I’ve been trying to get back to the St. James Hotel in Cimarron, New Mexico for over five years now. In the fall of 2005 I was driving from Oklahoma to Taos via U.S. 64 and, on a whim, stopped for a few minutes at the old hotel. I immediately knew I wanted to spend some time there, but the road was calling and soon I had to get going. I bid the place adieu and vowed to return. Back then, I didn’t know that the St. James is considered one of the most haunted hotels in the United States. All I knew was what I’d just read in an article tacked to a wall; that the hotel was built in 1872, that 26 people had been killed in the saloon alone, and that everyone from Jesse James and Buffalo Bill to Clay Allison and Zane Grey had spent the night. As it turns out, not all of those claims are necessarily true, but there’s still more than enough verifiable history in the St. James Hotel to satisfy me.
When I posted about the ghost town of ELIZABETHTOWN, New Mexico awhile back, I mentioned Henri Lambert. Lambert, a Frenchman, had moved from Washington, D.C. to Elizabethtown in 1864 to try his luck at mining. Eventually he gave up on gold, however, and returned to his previous occupation as a chef.
Cimarron was indeed a wild place and the names of most of the people killed in or around the hotel between 1872 and 1884 are known, as are the names of the killers. Henri Lambert himself shot two people and, in the mid 1870’s, it was apparently not uncommon to be asked, "Who was killed at Lambert's last night?" But it is worth considering that the notorious Texas gunfighter, rancher, and outlaw Clay Allison is credited with killing 11 people at the St. James Hotel, which means that, without Mr. Allison, the place would’ve been much less violent. Still, numerous bullet holes remain in the saloon’s tin ceiling to bear witness to the rough times.
If you believe what’s been written, you’d think that many (if not most!) of the major figures of the Wild West stayed at the St. James Hotel. Here it’s often difficult to separate fact from fiction, but I’ll try my best and, if anyone can further verify or deny these claims, please do so. First, it’s said that Jesse James stayed at the hotel, but that’s probably not true as there is no evidence that Jesse James ever came through northern New Mexico. Annie Oakley, also reported to have spent time at the St. James, never visited New Mexico at all.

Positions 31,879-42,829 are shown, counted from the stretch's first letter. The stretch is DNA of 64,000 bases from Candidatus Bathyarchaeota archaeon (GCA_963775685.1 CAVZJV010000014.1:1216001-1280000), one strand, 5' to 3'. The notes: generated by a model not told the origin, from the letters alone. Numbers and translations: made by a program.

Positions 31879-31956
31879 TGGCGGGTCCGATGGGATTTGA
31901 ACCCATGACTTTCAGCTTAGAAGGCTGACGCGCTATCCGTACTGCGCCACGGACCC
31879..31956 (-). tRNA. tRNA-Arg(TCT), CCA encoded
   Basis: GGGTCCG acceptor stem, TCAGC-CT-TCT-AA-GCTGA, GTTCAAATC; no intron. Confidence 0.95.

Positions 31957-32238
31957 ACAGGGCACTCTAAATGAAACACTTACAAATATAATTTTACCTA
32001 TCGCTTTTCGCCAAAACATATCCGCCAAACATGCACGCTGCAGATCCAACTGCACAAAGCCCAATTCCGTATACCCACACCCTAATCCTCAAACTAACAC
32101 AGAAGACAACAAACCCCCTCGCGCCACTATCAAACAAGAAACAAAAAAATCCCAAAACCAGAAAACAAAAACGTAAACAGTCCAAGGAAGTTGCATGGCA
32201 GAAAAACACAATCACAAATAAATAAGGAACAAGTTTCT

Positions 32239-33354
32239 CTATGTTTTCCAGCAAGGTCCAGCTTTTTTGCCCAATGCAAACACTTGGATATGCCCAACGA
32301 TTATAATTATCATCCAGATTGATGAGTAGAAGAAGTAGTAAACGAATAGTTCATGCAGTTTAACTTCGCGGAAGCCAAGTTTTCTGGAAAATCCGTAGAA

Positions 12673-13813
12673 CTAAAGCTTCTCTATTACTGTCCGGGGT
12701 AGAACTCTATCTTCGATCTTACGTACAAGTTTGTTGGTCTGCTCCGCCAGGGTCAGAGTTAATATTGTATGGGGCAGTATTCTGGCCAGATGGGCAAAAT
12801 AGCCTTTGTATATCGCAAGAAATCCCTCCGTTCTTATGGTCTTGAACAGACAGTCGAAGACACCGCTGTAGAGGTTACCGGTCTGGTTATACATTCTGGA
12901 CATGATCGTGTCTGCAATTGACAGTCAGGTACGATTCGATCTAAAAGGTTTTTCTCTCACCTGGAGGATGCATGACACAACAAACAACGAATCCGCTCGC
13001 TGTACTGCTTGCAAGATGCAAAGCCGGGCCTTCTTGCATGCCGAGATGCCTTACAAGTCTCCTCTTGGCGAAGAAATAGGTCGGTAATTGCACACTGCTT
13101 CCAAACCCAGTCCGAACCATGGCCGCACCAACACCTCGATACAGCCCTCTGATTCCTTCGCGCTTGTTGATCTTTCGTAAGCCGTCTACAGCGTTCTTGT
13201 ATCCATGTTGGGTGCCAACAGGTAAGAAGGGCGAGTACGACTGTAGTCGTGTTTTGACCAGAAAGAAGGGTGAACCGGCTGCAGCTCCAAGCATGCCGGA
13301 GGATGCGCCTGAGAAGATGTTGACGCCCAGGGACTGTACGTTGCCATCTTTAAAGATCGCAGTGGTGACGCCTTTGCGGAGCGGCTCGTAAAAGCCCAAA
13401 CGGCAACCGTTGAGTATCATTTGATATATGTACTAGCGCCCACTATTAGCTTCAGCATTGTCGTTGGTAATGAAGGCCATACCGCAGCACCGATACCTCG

It’s useful to know who really stayed at the St. James Hotel so that, in the event of a haunting, you can better guess whose ghost you’re dealing with. Jesse James? Not likely. Henri’s wife, Mary Lambert? Quite possibly, especially if you’re in room 17 and there’s an overpowering odor of rose perfume.
We spent the night in the Mary Lambert room, but I didn’t notice any essence of rose. Right across the hall was room 18, and my girlfriend reported hearing creaking floorboards from that direction that kept her up some of the night. She was pretty spooked, actually. Myself? I slept very well, thank you. In the morning I peaked through a crack in the door to get a look at room 18. I could see some torn wallpaper with holes showing through the plaster and plenty of dust. Whatever is going on, that room hasn’t been used for awhile.
Finally, to wrap up this epic post, the St. James hit hard times when the railroad cut off traffic along the adjacent Santa Fe Trail and the mines began to close. The hotel was bought and sold many times and, by 1985, had fallen into disrepair. But, in 1985, the St. James Hotel was fully restored and now, with a modern wing (those hoping to be haunted shouldn’t stay in this section) and a large restaurant and bar, the place is once again the liveliest thing going in Cimarron. I’ll get back again sometime, I swear.
Wanna stay at the St. James Hotel? Go HERE. But note that they don’t take reservations on-line; you gotta call ‘em. Information from this post came from wherever I could dig it up; pamphlets, fliers, wikipedia, etc. But NOT Philip Varney’s ghost town guide. We’ll get back to that next time.